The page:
Tauzin’s salary leapt to $2 million when he subsequently became president of the Pharmaceutical Research and Manufacturers of America. The organization spent $26 million lobbying during the 2009 debate over the Affordable Care Act, part of the industry’s collective $275 million investment in lobbying that year.
The journalists provide similar behind-the-scenes views of thwarted attempts to reform Wall Street; limit the toxic effects of mercury, formaldehyde and arsenic; or improve the quality of school lunches. There are fox-in-the-henhouse stories about the federal Environmental Protection Agency and the Pennsylvania Department of Environmental Protection that make you question whether you understand what the word “protection” means.
Naturally, the Supreme Court’s Citizens United decision, which unleashed super PACS, is included among the causes of the general belittling of the voice of average voters, as is the advent of “dark money” from tax-exempt groups that don’t have to disclose sources of their funds. The sheer amount of money at play in elections now forces members of Congress to spend huge chunks of their time fund-raising instead of hearing from constituents and considering legislation.
Nation on the Take also deploys stunningly blunt remarks from a range of sources about the crisis in government. Of the current intensive fund-raising by legislators, Connecticut Rep. Jim Himes said, “It’s appalling, it’s disgusting, it’s wasteful, and it opens the possibility of conflicts of interest and corruption.” Rhode Island Senator Sheldon Whitehouse said “plain conservative Republican” legislators live in fear of a Koch brothers candidate entering a primary. “And the next thing you know, you’re all done. And it’s not the merits of their ideas, it is not the appeal of their personalities—it is the raw political weight of Citizens United money.” David Stockman, director of the Office of Management and Budget under Reagan, wrote, “Money dominates politics, and as a result we have neither capitalism nor democracy.”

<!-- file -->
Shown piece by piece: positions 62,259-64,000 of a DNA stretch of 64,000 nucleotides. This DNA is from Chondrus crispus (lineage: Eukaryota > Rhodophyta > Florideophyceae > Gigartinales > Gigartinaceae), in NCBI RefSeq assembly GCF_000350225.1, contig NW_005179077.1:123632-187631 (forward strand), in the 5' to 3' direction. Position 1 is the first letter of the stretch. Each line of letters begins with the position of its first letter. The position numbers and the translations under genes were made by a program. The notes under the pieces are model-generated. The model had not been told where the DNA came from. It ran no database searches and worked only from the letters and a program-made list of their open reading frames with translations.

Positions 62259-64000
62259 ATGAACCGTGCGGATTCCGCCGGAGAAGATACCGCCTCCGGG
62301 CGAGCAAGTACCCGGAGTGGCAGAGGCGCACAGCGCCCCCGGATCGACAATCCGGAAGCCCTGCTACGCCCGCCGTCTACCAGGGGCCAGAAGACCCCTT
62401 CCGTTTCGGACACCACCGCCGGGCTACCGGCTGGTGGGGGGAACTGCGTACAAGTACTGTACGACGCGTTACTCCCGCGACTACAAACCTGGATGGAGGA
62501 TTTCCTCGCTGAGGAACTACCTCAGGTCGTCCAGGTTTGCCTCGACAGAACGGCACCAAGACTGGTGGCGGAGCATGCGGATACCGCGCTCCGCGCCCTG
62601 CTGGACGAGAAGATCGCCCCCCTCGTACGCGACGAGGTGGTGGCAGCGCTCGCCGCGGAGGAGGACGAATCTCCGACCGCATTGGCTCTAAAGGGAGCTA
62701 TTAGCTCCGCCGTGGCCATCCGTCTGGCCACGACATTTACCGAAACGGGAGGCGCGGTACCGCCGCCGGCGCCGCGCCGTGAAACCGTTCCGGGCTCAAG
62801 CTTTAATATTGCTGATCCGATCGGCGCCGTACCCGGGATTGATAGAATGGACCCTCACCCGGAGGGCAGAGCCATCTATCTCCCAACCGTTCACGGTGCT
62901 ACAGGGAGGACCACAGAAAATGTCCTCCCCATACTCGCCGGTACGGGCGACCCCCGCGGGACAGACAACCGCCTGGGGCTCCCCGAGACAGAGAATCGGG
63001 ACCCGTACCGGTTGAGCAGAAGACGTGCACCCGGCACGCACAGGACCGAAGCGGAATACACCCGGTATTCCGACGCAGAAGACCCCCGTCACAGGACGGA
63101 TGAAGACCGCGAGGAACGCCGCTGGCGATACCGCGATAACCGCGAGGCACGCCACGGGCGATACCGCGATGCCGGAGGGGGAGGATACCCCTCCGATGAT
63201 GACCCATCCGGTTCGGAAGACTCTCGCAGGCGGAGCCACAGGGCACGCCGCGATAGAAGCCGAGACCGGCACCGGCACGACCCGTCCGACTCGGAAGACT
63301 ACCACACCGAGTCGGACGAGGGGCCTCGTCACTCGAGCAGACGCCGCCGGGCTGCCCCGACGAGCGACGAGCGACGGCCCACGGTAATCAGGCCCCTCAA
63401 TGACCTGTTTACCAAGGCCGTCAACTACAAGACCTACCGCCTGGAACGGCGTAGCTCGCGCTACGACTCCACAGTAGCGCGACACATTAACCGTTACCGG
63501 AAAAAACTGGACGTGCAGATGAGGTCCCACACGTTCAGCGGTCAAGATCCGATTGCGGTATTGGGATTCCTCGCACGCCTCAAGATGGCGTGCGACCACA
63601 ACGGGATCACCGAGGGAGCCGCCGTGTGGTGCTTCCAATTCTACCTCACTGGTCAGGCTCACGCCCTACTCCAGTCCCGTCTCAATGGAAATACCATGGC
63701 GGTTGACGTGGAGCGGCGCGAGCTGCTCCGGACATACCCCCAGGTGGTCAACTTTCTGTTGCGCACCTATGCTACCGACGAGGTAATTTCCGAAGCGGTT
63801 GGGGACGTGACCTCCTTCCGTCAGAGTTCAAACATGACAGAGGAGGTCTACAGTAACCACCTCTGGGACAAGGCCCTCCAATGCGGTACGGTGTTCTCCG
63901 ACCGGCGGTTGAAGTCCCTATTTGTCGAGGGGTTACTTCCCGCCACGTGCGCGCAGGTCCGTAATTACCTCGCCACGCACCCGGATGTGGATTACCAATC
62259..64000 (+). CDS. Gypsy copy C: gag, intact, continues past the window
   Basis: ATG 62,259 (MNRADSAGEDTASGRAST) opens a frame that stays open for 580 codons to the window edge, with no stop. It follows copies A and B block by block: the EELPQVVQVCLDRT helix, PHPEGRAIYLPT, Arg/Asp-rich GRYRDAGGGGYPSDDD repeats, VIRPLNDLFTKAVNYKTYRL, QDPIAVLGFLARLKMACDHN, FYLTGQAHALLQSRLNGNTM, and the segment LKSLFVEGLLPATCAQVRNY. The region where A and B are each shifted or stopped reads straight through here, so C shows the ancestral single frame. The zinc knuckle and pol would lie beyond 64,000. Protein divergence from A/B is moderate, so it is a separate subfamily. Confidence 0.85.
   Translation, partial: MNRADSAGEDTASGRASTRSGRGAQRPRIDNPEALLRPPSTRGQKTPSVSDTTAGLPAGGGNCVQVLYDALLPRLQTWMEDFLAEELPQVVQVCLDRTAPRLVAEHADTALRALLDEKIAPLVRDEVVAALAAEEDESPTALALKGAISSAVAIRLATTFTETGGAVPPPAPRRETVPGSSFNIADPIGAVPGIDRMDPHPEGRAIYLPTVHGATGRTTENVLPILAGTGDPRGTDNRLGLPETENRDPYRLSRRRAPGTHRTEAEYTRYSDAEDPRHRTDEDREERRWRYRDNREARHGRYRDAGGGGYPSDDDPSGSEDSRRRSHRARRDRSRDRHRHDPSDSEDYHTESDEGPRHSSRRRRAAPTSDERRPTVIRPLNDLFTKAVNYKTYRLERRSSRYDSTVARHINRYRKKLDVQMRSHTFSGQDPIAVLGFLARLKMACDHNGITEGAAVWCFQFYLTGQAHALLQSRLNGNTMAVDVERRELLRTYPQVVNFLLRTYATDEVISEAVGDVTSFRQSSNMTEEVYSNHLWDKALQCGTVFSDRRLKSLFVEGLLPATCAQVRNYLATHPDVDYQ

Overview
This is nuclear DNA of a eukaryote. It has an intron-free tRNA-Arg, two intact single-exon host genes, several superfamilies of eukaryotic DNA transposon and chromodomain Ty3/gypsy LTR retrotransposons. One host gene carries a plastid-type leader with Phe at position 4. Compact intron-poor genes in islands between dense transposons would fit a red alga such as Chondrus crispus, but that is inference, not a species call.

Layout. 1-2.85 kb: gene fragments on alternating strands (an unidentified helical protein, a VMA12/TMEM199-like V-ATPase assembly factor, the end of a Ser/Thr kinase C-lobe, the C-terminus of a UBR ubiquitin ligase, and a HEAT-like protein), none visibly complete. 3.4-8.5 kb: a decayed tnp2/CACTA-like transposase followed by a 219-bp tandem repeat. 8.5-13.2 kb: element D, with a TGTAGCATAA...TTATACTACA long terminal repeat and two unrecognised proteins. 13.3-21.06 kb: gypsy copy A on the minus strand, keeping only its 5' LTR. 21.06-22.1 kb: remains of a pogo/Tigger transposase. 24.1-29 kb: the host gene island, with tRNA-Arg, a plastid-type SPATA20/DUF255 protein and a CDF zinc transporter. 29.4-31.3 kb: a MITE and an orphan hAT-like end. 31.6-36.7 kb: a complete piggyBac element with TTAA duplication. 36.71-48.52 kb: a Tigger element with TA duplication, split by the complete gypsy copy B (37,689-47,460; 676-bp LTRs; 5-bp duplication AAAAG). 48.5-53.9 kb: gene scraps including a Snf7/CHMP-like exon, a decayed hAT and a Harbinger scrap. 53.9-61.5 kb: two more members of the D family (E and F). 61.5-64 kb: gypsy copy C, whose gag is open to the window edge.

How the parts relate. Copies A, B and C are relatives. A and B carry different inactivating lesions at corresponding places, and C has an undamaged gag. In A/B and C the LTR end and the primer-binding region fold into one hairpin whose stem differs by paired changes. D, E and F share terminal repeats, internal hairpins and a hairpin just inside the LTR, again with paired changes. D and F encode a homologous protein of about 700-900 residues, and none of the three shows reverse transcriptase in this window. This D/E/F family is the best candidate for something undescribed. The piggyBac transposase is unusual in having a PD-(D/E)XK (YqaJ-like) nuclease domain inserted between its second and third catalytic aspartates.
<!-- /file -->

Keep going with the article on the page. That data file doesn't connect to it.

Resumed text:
Nation on the Take makes the case that the average citizen is essentially disenfranchised in this new environment, but the authors say a recovery “is technically remarkably simple” and could be done in a day “with a single piece of legislation.” In a chapter called “It’s Fixable,” Potter and Penniman prescribe a program to tweak the tax code, fix the campaign-finance system, add transparency through data-sharing, and regulate lobbying. As some people say about praying, it can’t hurt and it might help.
Peggy Burch was books editor at The Commercial Appeal in Memphis for ten years, and she also worked as a deputy metro editor and Arts & Entertainment editor for the newspaper. She is a graduate of the Newhouse School of Public Communications at Syracuse University and holds a master’s degree in English literature from the University of Mississippi.